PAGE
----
The Joint Targeting Intelligence Centre: Bringing innovation into intelligence

Military members stand in a hallway and unveil a sign that reads “Joint Targeting Intelligence Centre / Centre de renseignement de ciblage interarmées”.
General Jonathan Vance, Chief of the Defence Staff, and Lieutenant-General Michael Rouleau, Commander, Canadian Joint Operations Command (CJOC) reveal the new crest of the Joint Targeting Intelligence Centre at the Star Top building in Ottawa, Ontario, on October 31, 2018. Photo Credit: Able Seaman Anne-Marie Brisson, Canadian Forces Support Unit (Ottawa) Imaging Services,© 2018 DND-MDN Canada

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By Dawnieca Palma, Canadian Joint Operations Command Public Affairs

Long-term success in operations hinges on many factors. But among the most important of these factors is innovation, the renewal of methods and introduction of ideas. The Joint Targeting Intelligence Centre (JTIC) is a recent example of innovation in the Canadian Armed Forces (CAF).

On October 31, 2018, the JTIC was officially unveiled at the Canadian Joint Operations Command (CJOC) Headquarters in a ceremony presided over by the Chief of the Defence Staff, General Jonathan Vance. The ceremony marked a milestone in intelligence efficiency and technology’s role in intelligence for joint operations.

“We need to bring targeting concretely and permanently in the Armed Forces,” General Vance explained at the opening ceremony. “It’s not just the process of getting effects on a target or an outcome. There’s more to it. Militaries around the world, including ours, will abandon current planning processes that are slow, that are counterintuitive, that require too much staff work and have an inefficient link between intelligence and operational doctrine.”

Targeting is the process of prioritizing targets on operations in order to select responses to them. Essentially, the JTIC is a basic-to-intermediate deliberate target development entity that facilitates targeting in support of deployed CJOC and Canadian Special Operations Forces Command elements, enhancing current target intelligence methods by centralising intelligence capabilities in Canada.

“Traditionally, we had to deploy to do all this,” explains Lieutenant-Colonel Kristopher Purdy, the Director of the JTIC. “The way intelligence was organized in Canada didn’t centralize mutually-supportive capabilities required for target discovery and development. For example, you’d have your all-source analysts sitting in one place, your geospatial intelligence folks in another. And they would only come together when deployed. Now we’ve brought these single-source intelligences together in a single centre in Canada. It’s fusion at its finest.”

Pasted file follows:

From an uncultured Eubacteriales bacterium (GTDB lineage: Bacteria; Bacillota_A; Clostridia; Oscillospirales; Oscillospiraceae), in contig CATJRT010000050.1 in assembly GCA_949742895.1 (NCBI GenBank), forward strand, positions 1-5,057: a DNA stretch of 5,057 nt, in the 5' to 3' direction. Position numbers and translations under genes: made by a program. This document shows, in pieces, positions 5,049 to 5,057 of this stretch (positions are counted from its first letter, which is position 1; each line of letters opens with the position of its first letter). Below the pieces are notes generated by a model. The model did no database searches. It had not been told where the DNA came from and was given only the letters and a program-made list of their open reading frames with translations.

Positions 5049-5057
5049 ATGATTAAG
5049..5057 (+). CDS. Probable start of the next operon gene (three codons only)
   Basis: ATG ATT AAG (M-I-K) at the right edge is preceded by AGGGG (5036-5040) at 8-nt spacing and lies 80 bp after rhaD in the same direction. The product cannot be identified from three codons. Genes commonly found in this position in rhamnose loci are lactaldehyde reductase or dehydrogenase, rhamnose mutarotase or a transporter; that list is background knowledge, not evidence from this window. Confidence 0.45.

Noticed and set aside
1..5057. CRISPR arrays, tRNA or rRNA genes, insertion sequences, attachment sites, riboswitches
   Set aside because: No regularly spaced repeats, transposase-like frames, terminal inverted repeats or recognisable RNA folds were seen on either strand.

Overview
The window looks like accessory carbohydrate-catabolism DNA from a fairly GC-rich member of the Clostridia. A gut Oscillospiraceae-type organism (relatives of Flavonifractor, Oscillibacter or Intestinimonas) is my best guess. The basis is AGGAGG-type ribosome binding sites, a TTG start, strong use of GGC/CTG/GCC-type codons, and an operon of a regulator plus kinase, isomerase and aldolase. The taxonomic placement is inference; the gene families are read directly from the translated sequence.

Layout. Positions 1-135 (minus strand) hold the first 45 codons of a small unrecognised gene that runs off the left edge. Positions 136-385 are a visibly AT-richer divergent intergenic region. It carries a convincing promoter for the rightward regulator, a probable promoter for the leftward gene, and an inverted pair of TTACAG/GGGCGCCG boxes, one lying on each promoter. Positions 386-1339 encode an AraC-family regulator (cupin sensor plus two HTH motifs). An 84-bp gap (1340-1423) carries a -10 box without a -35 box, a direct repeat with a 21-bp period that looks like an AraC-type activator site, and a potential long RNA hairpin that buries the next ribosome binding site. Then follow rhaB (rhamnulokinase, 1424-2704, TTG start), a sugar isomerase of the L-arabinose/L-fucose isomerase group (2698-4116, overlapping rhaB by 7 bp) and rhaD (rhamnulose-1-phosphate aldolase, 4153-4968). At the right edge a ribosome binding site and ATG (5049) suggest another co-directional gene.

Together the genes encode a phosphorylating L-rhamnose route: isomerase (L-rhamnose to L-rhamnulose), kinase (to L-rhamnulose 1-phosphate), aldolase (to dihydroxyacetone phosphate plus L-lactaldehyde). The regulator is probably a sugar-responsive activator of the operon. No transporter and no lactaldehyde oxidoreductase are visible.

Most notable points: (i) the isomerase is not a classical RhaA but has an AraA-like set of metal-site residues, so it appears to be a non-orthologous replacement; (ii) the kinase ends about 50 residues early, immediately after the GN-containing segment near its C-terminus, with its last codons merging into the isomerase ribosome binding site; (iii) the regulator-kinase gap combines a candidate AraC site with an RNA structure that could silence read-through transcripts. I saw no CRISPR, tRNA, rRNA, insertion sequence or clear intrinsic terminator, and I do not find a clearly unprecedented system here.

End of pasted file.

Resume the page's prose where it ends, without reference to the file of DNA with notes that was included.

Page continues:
This reorganization improves the CAF’s approach to targeting substantially and increases efficiency. Now, targets can be provided ahead of a deployment for a mission.  Additionally, the JTIC is also able to support multiple intelligence initiatives, including cyber. Notably, the question of integrating technology has been considered heavily.

As it grows, the JTIC aspires to apply technology in new ways. “We’re putting an innovation bubble around the JTIC,” says Lieutenant-Colonel Purdy “And what’s required in order to do that really is asking questions like ‘how do we integrate artificial intelligence’, or ‘how do we automate the analysis of this unstructured data’. We’re playing with some new tools to help us do that.”

Although mostly comprised of intelligence officers and operators, the JTIC welcomes a diverse skillset. There are geomatics technicians to offer visualisation for the ground, gunners and engineers analyzing full-motion video feeds, and civilian public servants and contractors providing a wide range of expertise. After a deployment on Operation IMPACT working in intelligence, Sergeant Chris Busche currently works on one of JTIC’s mission teams. “We’re generating products on a pretty rapid turn-around that we can immediately hand-off to the required parties and they can make a decision based on that. We’re generating actionable stuff and handing it off so it can be actioned in a timely manner,” he sums up.

He finds the JTIC not only beneficial to operations, but to his development as an intelligence operator. “It’s a mix of all groups. I find it’s really useful for here and elsewhere in my career to have the opportunity to interact with people outside the intelligence bubble. You have those outside perspectives and you can avoid that groupthink that we sometimes generate if we’re all from the same background and same experience.”

As General Vance stated, the JTIC’s objective is only a building block in CAF intelligence. “This is the beginning of a fundamental change of how military operations are conducted. We’re going to look at our activities through the lens of multiple domains and arrive at an intelligence-led certainty of what we want to get done.”

Image gallery

  • Two military officers speak to a group of military members. They stand in front of a sign that reads “Joint Targeting Intelligence Centre / Centre de renseignement de ciblage interarmées”.
  • The Chief of the Defence Staff speaks in front of a group of military members.
  • Crest of the Joint Targeting Intelligence Centre.
  • Military members stand in a hallway and unveil a sign that reads “Joint Targeting Intelligence Centre / Centre de renseignement de ciblage interarmées”.
  • The Chief of the Defence Staff speaks in front of a group of military members.
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